No Museums

No Museums from the town of Edmonton.

"The Mountain Slowing Down"

Twin Library “Decades In The Dead Museum”

Ride The Tempo

"Twin Library doesn’t really need a PR team to remind you of their existence. Instead they push out album, after album (usually less than a year apart) of good music. Yes, there’s the home-made basement, or garage feeling but they know where to put the right hooks, and when to experiment. Every collection is different, taking you on a new adventure of sounds and melodies."

Ride The Tempo, May 2014

"The Strangest House" from Historical Tumblers

Grayowl Point reviews Historical Tumblers

I want to pick apart the name of Edmonton band Twin Library; I want the title of the group to reveal some Victorian wisdom, some ghostly hint behind the magic of Dorian Gray. But that’s me getting greedy with a name, denying the music to be what it is: really compelling indie pop produced through lo-fi engines like only a veteran group can.

The band have put out ten releases, and their newest, Historical Tumblers, is a hefty collection of music. At times chiming with tough rhythms, and at other moments, quite content to let bittersweet melodies drip slowly, note by note, the album bridges the space between anti-folk and bedroom rock. There is a great deal of similarity with Twin Library’s previous release, They Were Marked as Targets. The overall approach to songwriting on the two albums share a similar speed, but the specifics are almost conspiratorial: the opener for Historical Tumblers follows the same heavy backbeat as the final track on They Were Marked, “There’s Always an End” (both songs feature samples of dialogue as well, betraying an intentional twinning of the tracks).

The new tunes contain very little sonic material — a refreshing approach to gloomier lyrical content, which is so often arranged by many bands in overly dramatic ways. “A Cruel Rodeo” has the Canadian lilt of statements that end like questions, and tilts with vocals that will keep any latter day Jesus and Mary Chain fan contented — or, you know, folks that like music. The lyrics on “Right Around the Wrong Time” are a delicate of poem, and the lead guitar line that fills the space between verses is a muted powerhouse. “Decades in the Dead Museum” is a squall of tex mex goth. And the different places that “Warmer Skeletons” will take listeners is truly inspiring.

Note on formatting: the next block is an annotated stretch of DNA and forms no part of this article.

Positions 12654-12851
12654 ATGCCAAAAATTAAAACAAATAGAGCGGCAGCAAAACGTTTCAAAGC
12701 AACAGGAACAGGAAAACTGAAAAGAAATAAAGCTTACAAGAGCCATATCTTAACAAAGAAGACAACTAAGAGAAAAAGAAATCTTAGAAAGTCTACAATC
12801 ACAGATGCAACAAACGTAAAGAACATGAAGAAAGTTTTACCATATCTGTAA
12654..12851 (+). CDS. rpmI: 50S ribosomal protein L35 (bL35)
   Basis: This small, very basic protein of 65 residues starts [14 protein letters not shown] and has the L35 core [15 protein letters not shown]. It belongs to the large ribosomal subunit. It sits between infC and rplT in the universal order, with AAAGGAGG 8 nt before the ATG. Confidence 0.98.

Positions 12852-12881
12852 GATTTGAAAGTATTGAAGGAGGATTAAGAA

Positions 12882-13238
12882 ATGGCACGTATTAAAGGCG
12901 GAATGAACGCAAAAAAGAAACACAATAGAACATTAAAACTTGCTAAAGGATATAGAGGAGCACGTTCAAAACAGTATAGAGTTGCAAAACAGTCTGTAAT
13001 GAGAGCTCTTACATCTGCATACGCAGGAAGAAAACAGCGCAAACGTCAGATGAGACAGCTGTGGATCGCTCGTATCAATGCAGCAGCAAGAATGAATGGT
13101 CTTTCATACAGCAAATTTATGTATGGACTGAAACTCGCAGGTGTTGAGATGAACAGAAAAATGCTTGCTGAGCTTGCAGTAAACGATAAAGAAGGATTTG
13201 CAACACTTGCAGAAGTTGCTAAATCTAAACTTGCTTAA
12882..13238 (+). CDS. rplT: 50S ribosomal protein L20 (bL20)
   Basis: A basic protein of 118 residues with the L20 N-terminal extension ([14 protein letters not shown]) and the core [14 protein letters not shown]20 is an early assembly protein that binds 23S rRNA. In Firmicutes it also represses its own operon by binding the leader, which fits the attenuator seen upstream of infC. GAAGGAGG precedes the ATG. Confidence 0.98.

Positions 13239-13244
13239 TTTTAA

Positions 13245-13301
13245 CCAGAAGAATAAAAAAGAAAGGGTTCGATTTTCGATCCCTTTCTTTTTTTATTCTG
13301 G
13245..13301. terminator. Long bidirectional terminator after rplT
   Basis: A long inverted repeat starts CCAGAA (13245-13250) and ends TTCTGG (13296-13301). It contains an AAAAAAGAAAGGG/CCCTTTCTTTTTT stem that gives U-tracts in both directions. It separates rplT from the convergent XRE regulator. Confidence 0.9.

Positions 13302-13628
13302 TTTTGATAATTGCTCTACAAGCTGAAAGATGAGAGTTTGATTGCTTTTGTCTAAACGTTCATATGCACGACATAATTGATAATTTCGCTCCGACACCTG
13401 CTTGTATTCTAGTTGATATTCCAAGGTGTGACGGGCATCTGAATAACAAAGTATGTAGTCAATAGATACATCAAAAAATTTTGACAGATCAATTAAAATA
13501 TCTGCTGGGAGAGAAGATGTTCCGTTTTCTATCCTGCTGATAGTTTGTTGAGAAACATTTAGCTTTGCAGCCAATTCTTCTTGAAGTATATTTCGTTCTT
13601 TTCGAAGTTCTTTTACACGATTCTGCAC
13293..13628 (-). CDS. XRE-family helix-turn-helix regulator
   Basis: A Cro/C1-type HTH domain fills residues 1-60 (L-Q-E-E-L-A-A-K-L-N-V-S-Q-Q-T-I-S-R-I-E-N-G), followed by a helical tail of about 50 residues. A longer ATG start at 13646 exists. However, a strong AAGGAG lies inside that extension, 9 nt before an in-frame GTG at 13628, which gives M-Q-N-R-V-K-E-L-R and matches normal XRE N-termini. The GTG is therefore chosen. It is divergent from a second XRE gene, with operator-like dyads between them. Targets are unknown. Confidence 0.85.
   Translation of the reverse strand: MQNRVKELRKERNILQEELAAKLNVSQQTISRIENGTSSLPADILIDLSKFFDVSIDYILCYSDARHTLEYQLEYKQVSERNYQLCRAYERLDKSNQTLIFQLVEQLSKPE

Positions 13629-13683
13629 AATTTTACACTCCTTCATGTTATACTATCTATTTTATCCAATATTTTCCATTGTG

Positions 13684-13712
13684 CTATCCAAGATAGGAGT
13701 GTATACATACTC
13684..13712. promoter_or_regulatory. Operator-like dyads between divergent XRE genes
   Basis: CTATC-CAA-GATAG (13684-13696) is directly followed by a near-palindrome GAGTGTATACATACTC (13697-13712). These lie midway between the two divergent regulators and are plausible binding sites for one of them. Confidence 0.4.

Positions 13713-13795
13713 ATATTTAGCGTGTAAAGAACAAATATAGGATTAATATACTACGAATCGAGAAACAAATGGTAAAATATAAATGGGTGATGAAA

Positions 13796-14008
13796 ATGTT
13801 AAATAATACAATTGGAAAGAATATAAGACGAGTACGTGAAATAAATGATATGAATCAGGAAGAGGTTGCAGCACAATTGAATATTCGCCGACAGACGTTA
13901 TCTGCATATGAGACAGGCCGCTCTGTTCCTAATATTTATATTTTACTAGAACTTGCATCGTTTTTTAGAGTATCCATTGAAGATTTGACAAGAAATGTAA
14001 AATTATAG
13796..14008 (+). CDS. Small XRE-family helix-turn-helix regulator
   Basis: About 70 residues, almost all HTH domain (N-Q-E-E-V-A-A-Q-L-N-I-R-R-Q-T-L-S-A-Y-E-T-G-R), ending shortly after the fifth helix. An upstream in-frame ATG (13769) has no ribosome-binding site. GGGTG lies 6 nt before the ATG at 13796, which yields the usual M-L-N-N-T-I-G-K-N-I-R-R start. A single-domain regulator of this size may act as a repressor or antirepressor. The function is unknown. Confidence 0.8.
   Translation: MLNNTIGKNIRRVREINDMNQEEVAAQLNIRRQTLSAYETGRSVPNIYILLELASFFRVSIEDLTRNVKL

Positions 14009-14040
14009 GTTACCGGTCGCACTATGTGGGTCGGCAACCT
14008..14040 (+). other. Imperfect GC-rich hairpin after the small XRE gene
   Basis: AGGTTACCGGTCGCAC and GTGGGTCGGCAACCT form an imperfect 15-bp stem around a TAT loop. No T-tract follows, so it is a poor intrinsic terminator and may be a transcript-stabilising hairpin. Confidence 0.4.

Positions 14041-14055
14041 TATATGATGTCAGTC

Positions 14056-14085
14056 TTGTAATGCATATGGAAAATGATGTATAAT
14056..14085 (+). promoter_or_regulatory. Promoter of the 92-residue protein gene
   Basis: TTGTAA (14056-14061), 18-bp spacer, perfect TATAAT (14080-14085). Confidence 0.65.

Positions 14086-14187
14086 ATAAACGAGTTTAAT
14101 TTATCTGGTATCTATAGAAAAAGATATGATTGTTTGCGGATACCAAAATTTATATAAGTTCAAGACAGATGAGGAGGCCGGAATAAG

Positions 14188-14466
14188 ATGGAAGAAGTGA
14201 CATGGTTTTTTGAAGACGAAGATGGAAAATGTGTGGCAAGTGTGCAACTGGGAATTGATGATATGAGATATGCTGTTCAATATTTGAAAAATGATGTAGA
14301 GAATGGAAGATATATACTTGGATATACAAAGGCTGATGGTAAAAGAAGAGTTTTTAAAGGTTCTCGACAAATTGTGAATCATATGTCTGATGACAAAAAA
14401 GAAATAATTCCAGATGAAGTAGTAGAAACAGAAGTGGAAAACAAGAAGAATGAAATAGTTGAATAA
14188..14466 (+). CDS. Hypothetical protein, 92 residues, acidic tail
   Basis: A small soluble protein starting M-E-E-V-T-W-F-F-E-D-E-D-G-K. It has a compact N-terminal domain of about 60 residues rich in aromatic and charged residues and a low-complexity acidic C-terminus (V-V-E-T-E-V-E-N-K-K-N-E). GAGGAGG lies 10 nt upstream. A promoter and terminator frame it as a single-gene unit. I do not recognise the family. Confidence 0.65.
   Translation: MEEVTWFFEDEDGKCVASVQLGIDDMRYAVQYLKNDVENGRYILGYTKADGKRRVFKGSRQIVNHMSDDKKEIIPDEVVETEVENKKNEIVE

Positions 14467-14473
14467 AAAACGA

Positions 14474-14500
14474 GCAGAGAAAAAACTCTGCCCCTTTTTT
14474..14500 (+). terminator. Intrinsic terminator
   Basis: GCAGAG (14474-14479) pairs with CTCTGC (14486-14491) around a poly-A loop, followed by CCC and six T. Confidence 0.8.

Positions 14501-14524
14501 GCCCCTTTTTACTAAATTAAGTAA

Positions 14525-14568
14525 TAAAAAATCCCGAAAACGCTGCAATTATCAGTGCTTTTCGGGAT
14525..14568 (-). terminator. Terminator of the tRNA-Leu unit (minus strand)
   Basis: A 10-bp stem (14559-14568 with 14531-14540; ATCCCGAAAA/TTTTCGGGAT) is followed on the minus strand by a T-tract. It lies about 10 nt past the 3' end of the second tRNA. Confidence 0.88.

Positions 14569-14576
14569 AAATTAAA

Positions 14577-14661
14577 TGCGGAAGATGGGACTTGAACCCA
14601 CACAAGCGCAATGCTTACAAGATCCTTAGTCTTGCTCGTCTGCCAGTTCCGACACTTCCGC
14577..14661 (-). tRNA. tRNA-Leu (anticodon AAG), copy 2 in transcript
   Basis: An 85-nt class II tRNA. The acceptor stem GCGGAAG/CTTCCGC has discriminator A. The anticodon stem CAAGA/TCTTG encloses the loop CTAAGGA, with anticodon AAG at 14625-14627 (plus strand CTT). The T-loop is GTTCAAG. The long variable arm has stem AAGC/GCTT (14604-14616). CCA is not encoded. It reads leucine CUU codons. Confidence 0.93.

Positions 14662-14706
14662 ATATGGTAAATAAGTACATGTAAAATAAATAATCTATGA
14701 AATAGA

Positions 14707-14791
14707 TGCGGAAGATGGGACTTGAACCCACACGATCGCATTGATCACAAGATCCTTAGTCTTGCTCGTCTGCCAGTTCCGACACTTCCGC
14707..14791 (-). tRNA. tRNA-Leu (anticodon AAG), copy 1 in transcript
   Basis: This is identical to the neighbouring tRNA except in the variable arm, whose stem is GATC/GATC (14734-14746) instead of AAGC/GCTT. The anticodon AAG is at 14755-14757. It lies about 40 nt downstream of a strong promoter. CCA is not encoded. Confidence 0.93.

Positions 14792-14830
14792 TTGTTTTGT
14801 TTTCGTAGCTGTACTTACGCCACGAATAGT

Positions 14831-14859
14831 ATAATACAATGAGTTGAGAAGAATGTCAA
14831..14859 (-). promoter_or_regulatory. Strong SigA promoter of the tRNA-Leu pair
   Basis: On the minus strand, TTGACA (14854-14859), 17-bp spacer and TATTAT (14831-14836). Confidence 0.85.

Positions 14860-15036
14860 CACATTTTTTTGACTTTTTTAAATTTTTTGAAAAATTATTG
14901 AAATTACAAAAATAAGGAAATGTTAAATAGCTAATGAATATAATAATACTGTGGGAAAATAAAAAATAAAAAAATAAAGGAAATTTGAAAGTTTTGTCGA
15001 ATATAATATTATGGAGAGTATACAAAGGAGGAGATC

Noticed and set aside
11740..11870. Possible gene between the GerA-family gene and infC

There’s a lot of life in Historical Tumblers. It feels like a record made by folks that love the multiple effects that sound can bring to listeners. Subtle touches are all over the album. Touch it for yourself, and see what all the fuss is about.

-Grayowl Point, April 2014

Quick Before It Melts reviews Historical Tumblers

Historical Tumblers blends the band’s penchant for  sharp melodies, succinct songwriting, and muted instrumentation into the smoothest, most refreshing drink your ears have ever tasted.

It is ridiculous how talented, and yet so underrated Twin Library are.  Is it because they don’t push the PR machine they way lesser bands do?  Is it because there’s a glut of musicians out there making so much noise that ace tracks like “Right Around The Wrong Time” never get their due?  ”Swallows” is barely long enough to be a song, yet it perfectly encapsulates it’s lyrics: “And when it ends does it ever end/it never begins”.   I often remark about how not a single moment or note is wasted on Twin Library records; with Historical Tumblers, it’s not their musical efficiency that impresses me, it’s the way that this album draws me into repeated listens.  It’s not because a single play though isn’t satisfying in its own right, but because my thirst for Twin Library’s sound cannot be quenched.”

Quick Before It Melts, April 2014

Historical Tumblers on Austin Town Hall

"There are so many bands writing creative music today, that it’s quite nearly impossible to get to hear them all.  With that in mind, I’d like to remind you about the Canadian act, Twin Library.   I’ve written about the group before, and as I’m always stalking my favorites, I was made aware that they’ve just put up a great new album, Historical Tumblers. Personally, this track is one of my favorites on the record, though it’s also one of the shorter numbers; it’s a very simple bit of melody that draws me in every time.”

Austin Town Hall, April 2014

Homemade CD sleeves for “Historical Tumblers”

Homemade CD sleeves for “Historical Tumblers”

Stickers for the new album have arrived.

Stickers for the new album have arrived.